In that time, the company has performed self-produced shows in the Boston area, as well as collaborated with the Museum of Fine Arts and the Institute of Contemporary Art in Boston, the Peabody Essex Museum in Salem, and performed in festivals and showcases across the country.
Patterson is also the executive director of BalletRox, a youth creative development program that provides young people in Boston a chance to dance in school and after school. Managing and creating programming for the nonprofit BalletRox is her full-time job, dismantling the inequities that can come with accessing dance education for youth.
“Dance has always played a part in my life because I’ve always found joy in movement. And, I have loved using bodies to tell stories,” she says. “But I also have found that I don’t have the privilege in just being able to create a story, so I really use dance as a tool to promote equity in our community and advocate for a variety of suppressed identities and hopefully work to see change.”
In Patterson’s reimagined “Firebird,” audiences will see diverse identities within and outside the disabled community. They will experience a reimagined story incorporating different cultural influences (disability culture, Black culture, different aspects of dancers’ identities), and exceptional work by talented artists, she says. Her description wraps in those behind the music and costumes as well as the performers.
“There’s a whole team of people who are behind the scenes or onstage who have worked to really create elegant aspects of the performance,” Patterson says.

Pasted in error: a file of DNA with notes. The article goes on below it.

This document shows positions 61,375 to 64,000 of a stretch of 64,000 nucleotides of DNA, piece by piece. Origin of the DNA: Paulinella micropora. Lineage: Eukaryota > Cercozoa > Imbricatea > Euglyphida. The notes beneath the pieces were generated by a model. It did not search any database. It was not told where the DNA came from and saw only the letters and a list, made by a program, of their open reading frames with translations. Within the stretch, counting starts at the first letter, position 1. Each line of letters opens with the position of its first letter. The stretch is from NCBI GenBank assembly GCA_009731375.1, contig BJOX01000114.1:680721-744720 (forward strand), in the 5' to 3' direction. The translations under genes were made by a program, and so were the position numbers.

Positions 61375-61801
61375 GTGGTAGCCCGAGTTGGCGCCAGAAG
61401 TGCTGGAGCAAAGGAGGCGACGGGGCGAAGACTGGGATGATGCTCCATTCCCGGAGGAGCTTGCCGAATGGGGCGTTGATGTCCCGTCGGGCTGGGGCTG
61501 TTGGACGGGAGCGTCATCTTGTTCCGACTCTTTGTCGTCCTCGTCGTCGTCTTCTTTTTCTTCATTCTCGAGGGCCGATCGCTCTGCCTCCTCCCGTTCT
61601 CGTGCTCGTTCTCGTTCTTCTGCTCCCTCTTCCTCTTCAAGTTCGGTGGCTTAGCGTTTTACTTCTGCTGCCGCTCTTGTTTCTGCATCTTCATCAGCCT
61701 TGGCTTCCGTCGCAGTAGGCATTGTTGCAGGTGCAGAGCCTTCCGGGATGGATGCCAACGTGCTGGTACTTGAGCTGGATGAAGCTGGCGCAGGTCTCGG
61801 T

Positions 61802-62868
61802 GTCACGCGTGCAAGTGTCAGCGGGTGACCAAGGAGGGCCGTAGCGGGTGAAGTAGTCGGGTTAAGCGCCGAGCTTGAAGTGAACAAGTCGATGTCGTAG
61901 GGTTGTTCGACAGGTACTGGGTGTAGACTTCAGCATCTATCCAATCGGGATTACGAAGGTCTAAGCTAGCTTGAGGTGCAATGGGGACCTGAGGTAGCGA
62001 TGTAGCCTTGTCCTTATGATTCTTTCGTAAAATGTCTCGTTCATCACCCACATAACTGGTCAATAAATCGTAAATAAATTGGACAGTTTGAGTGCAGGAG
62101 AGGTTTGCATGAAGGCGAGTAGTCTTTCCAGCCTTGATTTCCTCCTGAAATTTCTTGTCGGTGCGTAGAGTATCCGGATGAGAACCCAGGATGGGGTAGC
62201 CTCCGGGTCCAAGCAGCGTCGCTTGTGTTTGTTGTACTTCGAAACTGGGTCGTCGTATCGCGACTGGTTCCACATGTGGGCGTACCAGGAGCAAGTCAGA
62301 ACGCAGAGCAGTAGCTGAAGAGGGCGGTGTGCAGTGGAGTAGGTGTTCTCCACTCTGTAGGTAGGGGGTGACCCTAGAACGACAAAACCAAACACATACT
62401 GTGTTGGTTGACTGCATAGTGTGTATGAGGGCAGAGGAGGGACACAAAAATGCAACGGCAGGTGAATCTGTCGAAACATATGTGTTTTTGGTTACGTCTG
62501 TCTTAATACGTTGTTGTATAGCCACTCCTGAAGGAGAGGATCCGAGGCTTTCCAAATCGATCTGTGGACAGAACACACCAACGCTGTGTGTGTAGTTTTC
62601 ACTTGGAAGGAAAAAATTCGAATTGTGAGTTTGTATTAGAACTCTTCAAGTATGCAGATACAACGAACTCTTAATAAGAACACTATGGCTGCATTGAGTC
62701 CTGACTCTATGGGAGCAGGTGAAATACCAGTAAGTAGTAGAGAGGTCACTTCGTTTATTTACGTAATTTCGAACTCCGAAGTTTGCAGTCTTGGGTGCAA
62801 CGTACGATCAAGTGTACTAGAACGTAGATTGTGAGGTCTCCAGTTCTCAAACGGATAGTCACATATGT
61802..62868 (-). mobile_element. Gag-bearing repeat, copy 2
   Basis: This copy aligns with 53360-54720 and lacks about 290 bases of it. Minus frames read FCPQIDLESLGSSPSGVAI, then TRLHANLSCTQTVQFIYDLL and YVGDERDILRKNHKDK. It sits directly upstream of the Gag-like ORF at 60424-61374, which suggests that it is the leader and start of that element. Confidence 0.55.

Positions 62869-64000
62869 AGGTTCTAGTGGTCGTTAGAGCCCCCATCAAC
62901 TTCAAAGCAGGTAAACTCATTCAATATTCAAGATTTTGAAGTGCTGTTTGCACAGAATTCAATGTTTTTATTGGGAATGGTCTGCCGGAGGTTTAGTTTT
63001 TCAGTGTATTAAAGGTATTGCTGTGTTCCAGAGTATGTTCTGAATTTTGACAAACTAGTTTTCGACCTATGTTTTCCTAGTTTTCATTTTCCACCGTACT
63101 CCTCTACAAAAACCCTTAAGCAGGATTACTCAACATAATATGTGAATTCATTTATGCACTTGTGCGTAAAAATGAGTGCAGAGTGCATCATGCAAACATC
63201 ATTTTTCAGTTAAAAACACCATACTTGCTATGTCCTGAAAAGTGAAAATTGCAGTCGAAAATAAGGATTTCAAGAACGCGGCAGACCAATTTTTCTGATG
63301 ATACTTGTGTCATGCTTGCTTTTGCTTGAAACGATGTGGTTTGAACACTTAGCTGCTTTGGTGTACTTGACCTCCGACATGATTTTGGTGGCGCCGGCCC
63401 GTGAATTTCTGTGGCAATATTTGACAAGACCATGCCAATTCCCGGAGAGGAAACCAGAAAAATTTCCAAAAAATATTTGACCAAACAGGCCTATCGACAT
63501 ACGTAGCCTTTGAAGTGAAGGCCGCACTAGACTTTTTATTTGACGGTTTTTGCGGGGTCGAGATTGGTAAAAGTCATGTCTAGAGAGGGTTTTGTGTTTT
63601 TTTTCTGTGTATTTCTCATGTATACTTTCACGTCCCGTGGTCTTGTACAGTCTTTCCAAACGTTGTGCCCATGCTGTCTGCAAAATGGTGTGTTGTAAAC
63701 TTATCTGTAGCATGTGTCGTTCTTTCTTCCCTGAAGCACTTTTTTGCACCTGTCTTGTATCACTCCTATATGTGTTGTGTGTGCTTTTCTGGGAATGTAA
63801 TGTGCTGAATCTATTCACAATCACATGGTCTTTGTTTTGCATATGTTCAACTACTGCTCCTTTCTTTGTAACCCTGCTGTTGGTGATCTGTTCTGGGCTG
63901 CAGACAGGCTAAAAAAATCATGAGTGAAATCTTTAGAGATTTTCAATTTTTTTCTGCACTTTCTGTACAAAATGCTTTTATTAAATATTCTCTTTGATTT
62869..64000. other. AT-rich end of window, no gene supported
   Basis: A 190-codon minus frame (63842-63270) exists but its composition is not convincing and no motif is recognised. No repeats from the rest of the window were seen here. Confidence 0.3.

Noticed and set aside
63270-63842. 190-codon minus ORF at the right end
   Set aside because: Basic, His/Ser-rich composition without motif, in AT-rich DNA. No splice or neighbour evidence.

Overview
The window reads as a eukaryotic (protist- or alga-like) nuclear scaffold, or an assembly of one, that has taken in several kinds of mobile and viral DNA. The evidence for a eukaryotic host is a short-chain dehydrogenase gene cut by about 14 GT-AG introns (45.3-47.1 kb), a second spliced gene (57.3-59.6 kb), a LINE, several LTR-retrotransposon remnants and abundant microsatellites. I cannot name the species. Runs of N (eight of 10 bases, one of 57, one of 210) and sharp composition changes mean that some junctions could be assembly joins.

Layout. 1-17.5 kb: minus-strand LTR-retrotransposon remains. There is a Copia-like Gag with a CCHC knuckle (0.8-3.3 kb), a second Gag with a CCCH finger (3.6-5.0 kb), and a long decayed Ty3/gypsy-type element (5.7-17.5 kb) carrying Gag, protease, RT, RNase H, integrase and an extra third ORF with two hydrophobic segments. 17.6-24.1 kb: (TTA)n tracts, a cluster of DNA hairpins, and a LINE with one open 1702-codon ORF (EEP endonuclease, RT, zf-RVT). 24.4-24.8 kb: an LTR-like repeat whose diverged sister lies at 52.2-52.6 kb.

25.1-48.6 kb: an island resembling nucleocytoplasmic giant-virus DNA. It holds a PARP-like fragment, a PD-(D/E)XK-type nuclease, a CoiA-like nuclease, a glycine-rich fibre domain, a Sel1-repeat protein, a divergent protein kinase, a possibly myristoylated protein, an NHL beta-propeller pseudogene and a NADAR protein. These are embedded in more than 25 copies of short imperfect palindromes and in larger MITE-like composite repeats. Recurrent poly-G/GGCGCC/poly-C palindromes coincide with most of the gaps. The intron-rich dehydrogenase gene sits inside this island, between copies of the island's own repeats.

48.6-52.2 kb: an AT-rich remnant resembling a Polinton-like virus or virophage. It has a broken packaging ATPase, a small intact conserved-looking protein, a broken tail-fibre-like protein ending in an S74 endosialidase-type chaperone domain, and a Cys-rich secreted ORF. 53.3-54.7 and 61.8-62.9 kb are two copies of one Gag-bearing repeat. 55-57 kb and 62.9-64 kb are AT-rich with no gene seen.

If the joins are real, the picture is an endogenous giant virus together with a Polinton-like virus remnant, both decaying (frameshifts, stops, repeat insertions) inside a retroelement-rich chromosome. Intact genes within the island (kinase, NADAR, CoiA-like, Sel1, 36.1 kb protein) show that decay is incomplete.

About 20 people overall are engaged in the performance, which unfolds in a blend of ballet and modern elements, led by an all-BIPOC (Black, Indigenous, People of Color) artistic team. Guest artists include Antoine Hunter and Zahna Simon from Urban Jazz Dance Company, a Black Deaf-led professional dance company in California. Audio descriptions will be provided for blind and low vision audiences, and captions and ASL for deaf and hard-of-hearing audiences, in a narrative form that complements the music.
Patterson has been drawn to the story since seeing the ballet, either on TV or online, as a child. “I’ve always thought that the performance was very exciting and magnificent,” she says.
“But, I’ve always wanted to create a ballet where I could see myself and a variety of diverse
identities. That drew me into it, in addition to Laura Brody’s wonderfully designed ‘The Firebird’ chair.” Brody’s wheelchair seat cushion, with flame shapes and fiery colors, was inspired by Marc Chagall’s designs for “The Firebird” ballet, and created back in 2014. Patterson loved it, and collaborated with costume designer Brody to share it.
“It really jumpstarted our idea on the rest of the costumes, and what those could be in their splendor,” she says.
The performance at Calderwood Pavilion Wimberly Theatre at the Boston Center for the Arts will be livestreamed for any to attend, at 7 p.m. central time May 14 and 15. Visit https://ticketstripe.com/adbfirebird2021 for ticket information.